Department of English

University of Toronto

Bewell, Alan

Alan BewellAlan Bewell
Professor; Graduate Faculty; Undergraduate Instructor, University of Toronto St. George
Office Phone: 416-978-1248
UTSG Office Location: Jackman Humanities Building, 170 St. George Street, Room 830
Office Hours and/or Leave Status: Tuesdays 3:30pm - 4:30pm and Thursdays 2:30pm - 3:30pm.
Faculty Bookshelf 

Teaching and Research Interests: Romantic & Victorian Literature; British Romanticism; British Colonialism; Postcolonial Theory; Ecology; Environmental History; Science and Literature; Medicine and Literature. 

B.A. (Simon Fraser), M.A., Ph.D. (University of California, Irvine)

Alan Bewell is a Professor of English at the University of Toronto. His primary teaching and research field is British Romanticism, with additional interest in Literature and Colonialism; Postcolonial Theory; Ecology and Environmental History; and Science, Medicine, and Literature. Much of his recent work has been focused on the manner in which the ecological impact of British colonialism upon global natures is reflected upon late eighteenth- and nineteenth-century literature. Professor Bewell’s first book, Wordsworth and the Enlightenment: Nature, Man, and Society in the Experimental Poetry (Yale University Press, l989), examined the ways in which Wordsworth’s poetry engages with eighteenth-century anthropological thought on human origins. In Romanticism and Colonial Disease (Johns Hopkins University Press, 1999), he examined the impact of the global spread of colonial diseases upon British literature between 1780 and 1850. He also edited Medicine and the West Indian Slave Trade (Pickering and Chatto, 1999), which provides primary materials on medicine and slavery during the eighteenth and nineteenth centuries.  His most recent monograph, entitled “Natures in Translation: Romanticism and Colonial Natural History” (forthcoming, Johns Hopkins UP, Fall 2016), discusses the manner in which the global transport and exchange of plants, animals, and natural commodities shaped how the British came to understand themselves, English nature, and the natural world.He is also at work on another book entitled Romanticism and Mobility, which studies how Romantics reacted to a world of moving people, things, and ideas. In addition to receiving research grants from SSHRC, Professor Bewell is a Fellow of the Royal Society of Canada, a Guggenheim Fellow, and a recipient of the Northrop Frye Award at the University of Toronto for excellence in teaching and research. His essay, “Keats’s ‘Realm of Flora,’” received the Keats-Shelley Association Prize in 1992. He currently serves on a number of editorial boards, among these Studies in Romanticism, Nineteenth-Century Literature, and the Palgrave series, The Enlightenment, Romanticism, and the Cultures of Print.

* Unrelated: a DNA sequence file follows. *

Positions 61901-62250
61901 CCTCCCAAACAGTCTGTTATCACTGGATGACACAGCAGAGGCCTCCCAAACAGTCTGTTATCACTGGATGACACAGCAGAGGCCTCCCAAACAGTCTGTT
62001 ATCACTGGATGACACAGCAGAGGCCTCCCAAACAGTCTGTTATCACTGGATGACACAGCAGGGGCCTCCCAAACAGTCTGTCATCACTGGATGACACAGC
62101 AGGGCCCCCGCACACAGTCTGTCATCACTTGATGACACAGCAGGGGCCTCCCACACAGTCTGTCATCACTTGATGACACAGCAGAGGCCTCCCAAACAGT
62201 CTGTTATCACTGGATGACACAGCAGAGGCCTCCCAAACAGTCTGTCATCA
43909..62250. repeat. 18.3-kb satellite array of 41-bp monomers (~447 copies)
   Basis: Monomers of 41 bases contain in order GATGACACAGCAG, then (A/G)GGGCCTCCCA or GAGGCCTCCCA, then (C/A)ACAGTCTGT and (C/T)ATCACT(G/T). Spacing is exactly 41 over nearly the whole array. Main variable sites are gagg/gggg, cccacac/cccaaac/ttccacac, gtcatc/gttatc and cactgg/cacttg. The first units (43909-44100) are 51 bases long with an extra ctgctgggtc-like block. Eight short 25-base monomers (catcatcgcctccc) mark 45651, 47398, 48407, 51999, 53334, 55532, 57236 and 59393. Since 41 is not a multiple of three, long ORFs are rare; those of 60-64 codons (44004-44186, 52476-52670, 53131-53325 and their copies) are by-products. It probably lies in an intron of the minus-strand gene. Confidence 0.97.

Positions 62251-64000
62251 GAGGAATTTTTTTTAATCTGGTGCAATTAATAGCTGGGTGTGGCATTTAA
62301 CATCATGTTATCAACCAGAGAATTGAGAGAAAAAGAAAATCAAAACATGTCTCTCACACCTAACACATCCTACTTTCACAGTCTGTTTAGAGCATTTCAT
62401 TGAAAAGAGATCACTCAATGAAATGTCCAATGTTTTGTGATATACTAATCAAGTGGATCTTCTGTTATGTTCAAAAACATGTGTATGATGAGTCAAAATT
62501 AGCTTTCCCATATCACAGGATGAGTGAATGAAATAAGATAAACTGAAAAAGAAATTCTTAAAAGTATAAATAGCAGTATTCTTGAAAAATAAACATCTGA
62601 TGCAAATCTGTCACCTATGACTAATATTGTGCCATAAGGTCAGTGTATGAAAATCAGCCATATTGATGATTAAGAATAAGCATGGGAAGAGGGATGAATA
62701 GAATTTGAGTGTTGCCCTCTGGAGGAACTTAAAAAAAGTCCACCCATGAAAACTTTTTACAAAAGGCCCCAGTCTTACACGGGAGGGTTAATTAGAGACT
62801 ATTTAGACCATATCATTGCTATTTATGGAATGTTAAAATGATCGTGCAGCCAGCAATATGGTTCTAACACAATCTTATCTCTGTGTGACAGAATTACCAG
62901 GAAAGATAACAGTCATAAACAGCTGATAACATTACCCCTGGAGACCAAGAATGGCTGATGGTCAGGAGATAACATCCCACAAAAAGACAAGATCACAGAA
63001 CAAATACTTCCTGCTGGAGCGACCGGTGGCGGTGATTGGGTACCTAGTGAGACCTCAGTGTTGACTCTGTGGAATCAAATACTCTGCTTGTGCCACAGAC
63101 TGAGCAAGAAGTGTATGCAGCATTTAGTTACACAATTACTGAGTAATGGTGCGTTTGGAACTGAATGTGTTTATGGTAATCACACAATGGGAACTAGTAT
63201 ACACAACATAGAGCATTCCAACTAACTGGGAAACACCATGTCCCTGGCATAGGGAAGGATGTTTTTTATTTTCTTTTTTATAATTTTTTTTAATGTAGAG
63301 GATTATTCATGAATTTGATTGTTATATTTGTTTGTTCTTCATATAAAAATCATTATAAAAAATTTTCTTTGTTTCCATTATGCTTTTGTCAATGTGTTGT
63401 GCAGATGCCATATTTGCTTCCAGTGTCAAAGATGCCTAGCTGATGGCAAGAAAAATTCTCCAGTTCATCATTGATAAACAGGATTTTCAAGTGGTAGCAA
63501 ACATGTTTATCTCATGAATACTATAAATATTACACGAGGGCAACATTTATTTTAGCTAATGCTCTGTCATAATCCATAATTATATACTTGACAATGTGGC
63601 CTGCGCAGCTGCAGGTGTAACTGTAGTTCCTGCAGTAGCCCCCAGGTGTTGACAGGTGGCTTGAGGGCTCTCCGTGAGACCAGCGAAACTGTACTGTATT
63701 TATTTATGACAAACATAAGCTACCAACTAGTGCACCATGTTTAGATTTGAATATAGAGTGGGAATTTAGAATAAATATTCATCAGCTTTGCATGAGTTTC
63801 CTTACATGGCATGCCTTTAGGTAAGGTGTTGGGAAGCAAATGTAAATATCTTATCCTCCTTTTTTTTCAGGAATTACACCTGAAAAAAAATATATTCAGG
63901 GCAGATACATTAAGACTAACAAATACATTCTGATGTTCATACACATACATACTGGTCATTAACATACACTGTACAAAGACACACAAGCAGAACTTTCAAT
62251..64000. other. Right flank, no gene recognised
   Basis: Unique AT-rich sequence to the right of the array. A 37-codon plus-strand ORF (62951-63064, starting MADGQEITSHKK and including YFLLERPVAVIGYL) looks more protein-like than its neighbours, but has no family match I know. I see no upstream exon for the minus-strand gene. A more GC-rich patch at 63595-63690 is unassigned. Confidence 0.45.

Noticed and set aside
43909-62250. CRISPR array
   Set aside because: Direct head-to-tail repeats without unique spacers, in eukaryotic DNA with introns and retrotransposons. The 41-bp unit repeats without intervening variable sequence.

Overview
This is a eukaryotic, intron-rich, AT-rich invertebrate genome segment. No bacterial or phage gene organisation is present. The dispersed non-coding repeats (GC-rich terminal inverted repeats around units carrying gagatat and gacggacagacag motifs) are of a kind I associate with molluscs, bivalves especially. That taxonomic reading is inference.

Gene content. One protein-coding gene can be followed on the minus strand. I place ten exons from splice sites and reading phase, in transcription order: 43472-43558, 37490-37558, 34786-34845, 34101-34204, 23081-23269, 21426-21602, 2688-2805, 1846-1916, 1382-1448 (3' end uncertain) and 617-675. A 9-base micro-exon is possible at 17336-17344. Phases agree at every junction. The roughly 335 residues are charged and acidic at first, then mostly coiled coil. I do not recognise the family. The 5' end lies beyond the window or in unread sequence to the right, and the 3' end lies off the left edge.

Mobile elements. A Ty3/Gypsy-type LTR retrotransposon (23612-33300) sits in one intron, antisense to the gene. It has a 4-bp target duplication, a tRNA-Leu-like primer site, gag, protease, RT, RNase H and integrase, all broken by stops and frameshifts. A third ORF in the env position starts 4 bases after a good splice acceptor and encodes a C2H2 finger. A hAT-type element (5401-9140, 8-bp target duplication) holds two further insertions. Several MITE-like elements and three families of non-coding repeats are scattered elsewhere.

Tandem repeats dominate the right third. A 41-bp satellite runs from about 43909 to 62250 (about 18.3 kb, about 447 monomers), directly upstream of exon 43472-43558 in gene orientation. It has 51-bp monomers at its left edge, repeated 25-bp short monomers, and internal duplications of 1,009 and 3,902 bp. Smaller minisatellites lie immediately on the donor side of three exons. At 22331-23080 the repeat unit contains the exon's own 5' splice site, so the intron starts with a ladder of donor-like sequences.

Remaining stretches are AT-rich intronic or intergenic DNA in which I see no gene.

Faculty Bookshelf

Books and Articles 
Romanticism and Colonial Disease. Baltimore: Johns Hopkins UP, 1999. 356 pp. 

Medicine and the West Indian Slave Trade. Vol. 7 of Slavery, Abolition, and Emancipation in the British Romantic Period. Ed. Peter Kitson and Debbie Lee. 8 vols. London: Pickering and Chatto, 1999. 390 pp.

Wordsworth and the Enlightenment: Nature, Man, and Society in the Experimental Poetry. New Haven: Yale UP, l989. 333 pp.

“De Quincey and Mobility.” Poetica 76 (2011): 1-19.

“John Clare and the Ghosts of Natures Past.” Nineteenth-Century Literature 65 (2011): 548-78.

“Erasmus Darwin’s Cosmopolitan Nature.” ELH 76 (2009): 19-48.

“Traveling Natures.” Nineteenth-Century Contexts 29, nos. 2-3 (2007): 1-22.

“Keats’s ‘Realm of Flora.’” Studies in Romanticism 31 (1992): 71- 98.

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